Introduction: How to Create a Miniature Tomato Hydroponic Rig

Hydroponics is the cultivation of plants by placing the roots in liquid nutrient solutions rather than in soil. The process may sound strange at first, but a brief look at the history of the Aztecs will indicate that this horticulture strategy has been in use for thousands of years. Driven from their land, the Aztecs were forced to grow their crops by building rafts that floated on top of the lake allowing the plants roots to dangle into the water. With this technique the Aztecs were able to harness the nutrient filled water of the lake and grow enough food to become a mighty civilization.

Why Hydroponics?
Growing hydroponically offers many benefits over the standard soil grow as it eliminates all pests and bacteria associated with a normal soil grow that can hurt your crops. Along with less potential dangers, hydroponics allows the plant to grow larger as standard soil grown plants focus a lot of energy on spreading its roots throughout the soil in order to properly absorb nutrients. As hydroponically grown plants have their roots dipped directly into a nutrient rich liquid solution root growth is a very small concern to the plant which allows them to focus all their resources on fruit growth, which is what everyone cares about anyways.

Step 1: Preparation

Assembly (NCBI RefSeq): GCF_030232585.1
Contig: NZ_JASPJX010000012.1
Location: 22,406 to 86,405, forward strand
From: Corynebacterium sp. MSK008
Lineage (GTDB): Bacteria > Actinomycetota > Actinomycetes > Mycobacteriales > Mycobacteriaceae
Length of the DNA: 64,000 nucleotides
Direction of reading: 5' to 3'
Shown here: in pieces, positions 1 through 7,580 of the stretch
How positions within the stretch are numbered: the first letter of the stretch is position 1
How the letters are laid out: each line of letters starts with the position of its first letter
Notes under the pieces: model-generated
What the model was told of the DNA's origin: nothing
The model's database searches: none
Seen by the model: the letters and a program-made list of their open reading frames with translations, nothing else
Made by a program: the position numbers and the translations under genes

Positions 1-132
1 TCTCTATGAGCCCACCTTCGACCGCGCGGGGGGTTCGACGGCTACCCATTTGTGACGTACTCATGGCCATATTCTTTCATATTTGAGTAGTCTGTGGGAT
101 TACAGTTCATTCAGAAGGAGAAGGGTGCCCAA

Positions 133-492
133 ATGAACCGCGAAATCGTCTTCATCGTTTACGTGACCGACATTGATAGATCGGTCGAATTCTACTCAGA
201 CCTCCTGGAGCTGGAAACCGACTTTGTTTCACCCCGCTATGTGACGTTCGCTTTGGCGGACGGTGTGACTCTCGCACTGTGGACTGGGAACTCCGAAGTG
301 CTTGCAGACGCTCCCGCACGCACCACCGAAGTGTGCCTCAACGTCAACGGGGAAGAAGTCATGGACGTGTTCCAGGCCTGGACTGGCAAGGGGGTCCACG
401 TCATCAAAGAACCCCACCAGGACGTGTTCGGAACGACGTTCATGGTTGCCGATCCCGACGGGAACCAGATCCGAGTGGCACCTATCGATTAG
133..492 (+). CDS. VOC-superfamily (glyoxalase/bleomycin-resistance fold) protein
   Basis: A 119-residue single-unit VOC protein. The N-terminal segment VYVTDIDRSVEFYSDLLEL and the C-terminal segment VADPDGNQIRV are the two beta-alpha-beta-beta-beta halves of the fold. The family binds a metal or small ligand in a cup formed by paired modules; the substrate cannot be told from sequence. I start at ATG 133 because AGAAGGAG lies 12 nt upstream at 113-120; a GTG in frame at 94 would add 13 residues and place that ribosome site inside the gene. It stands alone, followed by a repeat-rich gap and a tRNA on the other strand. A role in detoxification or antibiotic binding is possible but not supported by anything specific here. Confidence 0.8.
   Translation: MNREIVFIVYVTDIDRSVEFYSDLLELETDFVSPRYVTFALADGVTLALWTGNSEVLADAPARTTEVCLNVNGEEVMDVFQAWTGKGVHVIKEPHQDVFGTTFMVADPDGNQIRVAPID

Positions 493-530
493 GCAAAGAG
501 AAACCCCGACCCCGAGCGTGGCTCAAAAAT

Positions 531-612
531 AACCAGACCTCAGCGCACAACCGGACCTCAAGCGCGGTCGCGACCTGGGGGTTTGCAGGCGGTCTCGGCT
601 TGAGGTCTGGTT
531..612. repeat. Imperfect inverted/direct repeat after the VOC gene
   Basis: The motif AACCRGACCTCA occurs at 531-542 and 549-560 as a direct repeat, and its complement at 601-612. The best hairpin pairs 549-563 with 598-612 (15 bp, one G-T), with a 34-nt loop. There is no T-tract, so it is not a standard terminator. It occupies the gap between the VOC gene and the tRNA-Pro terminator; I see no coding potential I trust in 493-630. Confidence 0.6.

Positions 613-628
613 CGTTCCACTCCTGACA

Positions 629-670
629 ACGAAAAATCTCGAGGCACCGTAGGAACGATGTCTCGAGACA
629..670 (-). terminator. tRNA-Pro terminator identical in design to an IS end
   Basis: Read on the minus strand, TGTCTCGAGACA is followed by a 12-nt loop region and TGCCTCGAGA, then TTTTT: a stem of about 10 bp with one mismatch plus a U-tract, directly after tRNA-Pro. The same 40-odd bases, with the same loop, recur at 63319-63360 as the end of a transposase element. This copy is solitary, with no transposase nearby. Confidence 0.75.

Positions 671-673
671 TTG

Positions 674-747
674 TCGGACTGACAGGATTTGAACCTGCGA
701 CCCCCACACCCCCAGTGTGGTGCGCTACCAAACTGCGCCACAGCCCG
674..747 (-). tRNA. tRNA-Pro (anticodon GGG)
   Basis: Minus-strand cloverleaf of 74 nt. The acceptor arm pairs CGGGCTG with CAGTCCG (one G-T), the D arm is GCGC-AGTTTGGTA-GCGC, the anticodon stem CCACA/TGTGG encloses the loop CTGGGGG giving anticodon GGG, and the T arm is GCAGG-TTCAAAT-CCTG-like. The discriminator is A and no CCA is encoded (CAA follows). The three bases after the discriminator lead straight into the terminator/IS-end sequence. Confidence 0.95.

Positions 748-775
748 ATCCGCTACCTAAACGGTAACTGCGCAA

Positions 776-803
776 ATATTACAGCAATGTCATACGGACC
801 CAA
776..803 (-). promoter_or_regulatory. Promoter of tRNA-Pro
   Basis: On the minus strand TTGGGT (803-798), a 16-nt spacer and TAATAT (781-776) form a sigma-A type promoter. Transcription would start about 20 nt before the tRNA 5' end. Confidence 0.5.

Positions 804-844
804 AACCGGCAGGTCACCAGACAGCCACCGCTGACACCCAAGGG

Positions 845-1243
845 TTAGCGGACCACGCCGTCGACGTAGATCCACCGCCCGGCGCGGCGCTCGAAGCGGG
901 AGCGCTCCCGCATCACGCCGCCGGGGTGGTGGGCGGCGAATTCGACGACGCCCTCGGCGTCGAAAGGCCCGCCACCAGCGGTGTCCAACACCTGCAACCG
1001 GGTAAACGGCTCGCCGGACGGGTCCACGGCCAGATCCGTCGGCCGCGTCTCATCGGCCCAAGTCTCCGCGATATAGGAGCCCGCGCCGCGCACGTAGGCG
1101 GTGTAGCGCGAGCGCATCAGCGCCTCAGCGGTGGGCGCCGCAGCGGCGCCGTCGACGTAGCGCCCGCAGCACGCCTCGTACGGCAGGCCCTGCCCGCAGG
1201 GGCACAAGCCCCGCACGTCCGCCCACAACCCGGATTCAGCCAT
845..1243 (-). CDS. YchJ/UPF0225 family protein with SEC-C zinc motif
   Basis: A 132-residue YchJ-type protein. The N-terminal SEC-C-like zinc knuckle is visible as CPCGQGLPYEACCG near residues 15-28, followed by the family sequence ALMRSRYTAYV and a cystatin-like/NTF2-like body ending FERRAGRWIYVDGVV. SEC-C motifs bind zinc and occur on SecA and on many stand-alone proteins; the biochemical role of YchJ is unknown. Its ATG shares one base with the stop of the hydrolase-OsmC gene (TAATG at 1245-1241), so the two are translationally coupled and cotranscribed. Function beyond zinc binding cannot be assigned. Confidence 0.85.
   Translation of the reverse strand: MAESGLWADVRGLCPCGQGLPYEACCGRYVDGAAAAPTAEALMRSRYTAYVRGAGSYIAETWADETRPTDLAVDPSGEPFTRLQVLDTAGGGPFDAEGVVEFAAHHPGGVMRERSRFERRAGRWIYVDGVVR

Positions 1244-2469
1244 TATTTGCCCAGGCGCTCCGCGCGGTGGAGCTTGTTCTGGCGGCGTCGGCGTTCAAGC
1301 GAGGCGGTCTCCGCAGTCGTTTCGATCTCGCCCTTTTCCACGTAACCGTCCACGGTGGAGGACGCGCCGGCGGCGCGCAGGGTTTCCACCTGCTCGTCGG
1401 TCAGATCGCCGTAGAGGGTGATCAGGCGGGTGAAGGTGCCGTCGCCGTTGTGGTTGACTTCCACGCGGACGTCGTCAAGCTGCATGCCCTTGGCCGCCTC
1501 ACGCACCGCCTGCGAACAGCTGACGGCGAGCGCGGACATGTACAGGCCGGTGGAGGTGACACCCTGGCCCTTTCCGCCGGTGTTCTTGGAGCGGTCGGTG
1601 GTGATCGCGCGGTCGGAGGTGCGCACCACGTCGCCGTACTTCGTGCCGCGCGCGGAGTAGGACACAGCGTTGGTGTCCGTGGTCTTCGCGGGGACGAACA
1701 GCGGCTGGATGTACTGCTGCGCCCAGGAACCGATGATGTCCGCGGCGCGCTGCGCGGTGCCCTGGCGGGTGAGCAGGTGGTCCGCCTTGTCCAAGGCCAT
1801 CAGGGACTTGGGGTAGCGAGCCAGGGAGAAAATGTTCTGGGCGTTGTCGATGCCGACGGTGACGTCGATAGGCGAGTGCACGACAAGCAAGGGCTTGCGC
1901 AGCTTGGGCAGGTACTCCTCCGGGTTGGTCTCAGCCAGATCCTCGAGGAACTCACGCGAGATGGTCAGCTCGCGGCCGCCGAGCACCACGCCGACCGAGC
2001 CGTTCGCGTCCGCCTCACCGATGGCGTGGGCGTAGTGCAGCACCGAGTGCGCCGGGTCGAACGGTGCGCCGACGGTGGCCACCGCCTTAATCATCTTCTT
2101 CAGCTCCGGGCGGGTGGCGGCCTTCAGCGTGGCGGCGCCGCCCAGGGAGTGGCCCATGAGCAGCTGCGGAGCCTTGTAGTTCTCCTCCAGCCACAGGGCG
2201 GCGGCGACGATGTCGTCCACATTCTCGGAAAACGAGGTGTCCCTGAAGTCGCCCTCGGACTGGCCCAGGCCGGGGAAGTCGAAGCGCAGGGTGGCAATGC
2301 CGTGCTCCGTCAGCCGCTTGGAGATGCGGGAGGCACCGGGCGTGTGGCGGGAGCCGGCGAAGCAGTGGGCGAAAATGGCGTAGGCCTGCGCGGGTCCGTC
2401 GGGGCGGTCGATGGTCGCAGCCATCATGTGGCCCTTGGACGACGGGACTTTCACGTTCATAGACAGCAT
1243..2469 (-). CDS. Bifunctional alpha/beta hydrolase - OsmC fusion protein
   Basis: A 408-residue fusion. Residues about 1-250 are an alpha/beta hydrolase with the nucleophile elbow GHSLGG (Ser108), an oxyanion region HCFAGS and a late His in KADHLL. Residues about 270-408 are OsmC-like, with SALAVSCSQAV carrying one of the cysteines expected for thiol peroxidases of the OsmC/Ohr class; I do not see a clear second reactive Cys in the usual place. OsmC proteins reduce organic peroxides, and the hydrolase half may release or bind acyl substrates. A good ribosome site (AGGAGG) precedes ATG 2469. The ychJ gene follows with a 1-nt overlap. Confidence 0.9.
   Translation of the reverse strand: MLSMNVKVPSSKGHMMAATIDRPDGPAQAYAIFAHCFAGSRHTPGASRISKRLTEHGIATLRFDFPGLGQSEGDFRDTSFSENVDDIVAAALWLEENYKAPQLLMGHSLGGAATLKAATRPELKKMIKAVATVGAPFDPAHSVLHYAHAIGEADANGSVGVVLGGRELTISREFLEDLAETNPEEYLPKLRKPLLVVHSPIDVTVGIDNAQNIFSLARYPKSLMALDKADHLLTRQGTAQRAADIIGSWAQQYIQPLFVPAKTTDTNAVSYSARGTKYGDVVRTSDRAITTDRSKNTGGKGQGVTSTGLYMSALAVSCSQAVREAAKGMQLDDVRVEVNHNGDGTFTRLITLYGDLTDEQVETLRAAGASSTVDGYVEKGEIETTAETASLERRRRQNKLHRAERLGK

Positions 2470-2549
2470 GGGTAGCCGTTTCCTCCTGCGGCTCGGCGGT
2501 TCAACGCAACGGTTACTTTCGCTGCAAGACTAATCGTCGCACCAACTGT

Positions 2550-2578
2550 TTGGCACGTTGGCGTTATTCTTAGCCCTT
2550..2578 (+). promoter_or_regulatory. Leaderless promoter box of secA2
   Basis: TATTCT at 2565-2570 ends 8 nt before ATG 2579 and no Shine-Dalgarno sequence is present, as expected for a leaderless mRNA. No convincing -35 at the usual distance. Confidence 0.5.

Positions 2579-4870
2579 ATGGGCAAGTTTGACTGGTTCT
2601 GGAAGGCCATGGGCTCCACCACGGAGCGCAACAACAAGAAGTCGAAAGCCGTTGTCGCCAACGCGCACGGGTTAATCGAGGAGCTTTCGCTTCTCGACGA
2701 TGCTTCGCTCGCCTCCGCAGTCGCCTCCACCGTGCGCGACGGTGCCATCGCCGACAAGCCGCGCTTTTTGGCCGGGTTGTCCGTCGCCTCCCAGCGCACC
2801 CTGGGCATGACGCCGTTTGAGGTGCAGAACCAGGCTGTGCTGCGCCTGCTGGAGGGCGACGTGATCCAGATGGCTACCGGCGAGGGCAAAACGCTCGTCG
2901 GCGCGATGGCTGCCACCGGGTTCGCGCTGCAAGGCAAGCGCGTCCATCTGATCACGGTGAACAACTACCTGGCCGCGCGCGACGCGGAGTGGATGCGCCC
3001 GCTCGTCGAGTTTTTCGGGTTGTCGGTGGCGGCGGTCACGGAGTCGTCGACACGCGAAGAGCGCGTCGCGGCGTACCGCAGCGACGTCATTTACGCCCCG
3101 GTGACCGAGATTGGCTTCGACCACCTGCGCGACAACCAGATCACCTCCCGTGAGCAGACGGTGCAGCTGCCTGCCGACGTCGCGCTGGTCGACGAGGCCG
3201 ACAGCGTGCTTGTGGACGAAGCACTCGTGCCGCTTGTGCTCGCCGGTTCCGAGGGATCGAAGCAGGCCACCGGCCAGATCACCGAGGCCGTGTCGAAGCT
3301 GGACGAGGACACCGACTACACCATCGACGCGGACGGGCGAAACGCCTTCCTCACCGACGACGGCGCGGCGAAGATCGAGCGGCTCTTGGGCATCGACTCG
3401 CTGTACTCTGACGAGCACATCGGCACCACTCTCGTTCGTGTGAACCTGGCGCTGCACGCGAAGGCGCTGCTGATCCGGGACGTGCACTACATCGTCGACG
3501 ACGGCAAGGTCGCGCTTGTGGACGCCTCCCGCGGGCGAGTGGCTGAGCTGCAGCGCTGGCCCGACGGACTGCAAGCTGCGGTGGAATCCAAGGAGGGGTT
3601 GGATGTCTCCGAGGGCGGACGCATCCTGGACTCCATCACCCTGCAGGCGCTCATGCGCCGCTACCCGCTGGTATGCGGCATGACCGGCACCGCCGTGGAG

The following instructable will allow users to create a cheap miniature tomato growing hydroponic rig. The total time to create this small rig is about 15 minutes. Once created, the hydroponic system can be used in any indoor room and offers the room an artistic display of creativity.

Materials needed
All of these materials can be bought from a common hydroponics store which many major cities will have several of. All the materials together should cost no more than $15 together as this is a small set up.

• Bottle of nutrients (Can be obtained for free at a hydroponic store, just ask for sample nutrients)
• Rockwool cube (The medium the seed will be directly placed into)
• Hydroton (Brown Rocks that will hold the roots of the plant stable)
• 2-inch net cup (cup that will hold both the hydroton and rockwool cube)
• Air pump (can be purchased at Wal-Mart for $6.50)
• Air pump tube (Wal-Mart for $1.50)
• Tomato Seeds (Wal-Mart for $3)
• Air stone (Wal-Mart for $1)
• Small soda bottle (any size will work as long as top near lid is narrow)
• Distilled water (Important! Needs to be chlorine free.)
•pH testing strips(optional)
The hydroton, rockwool cube, and net cub were all purchased from ebay for $6.00 here: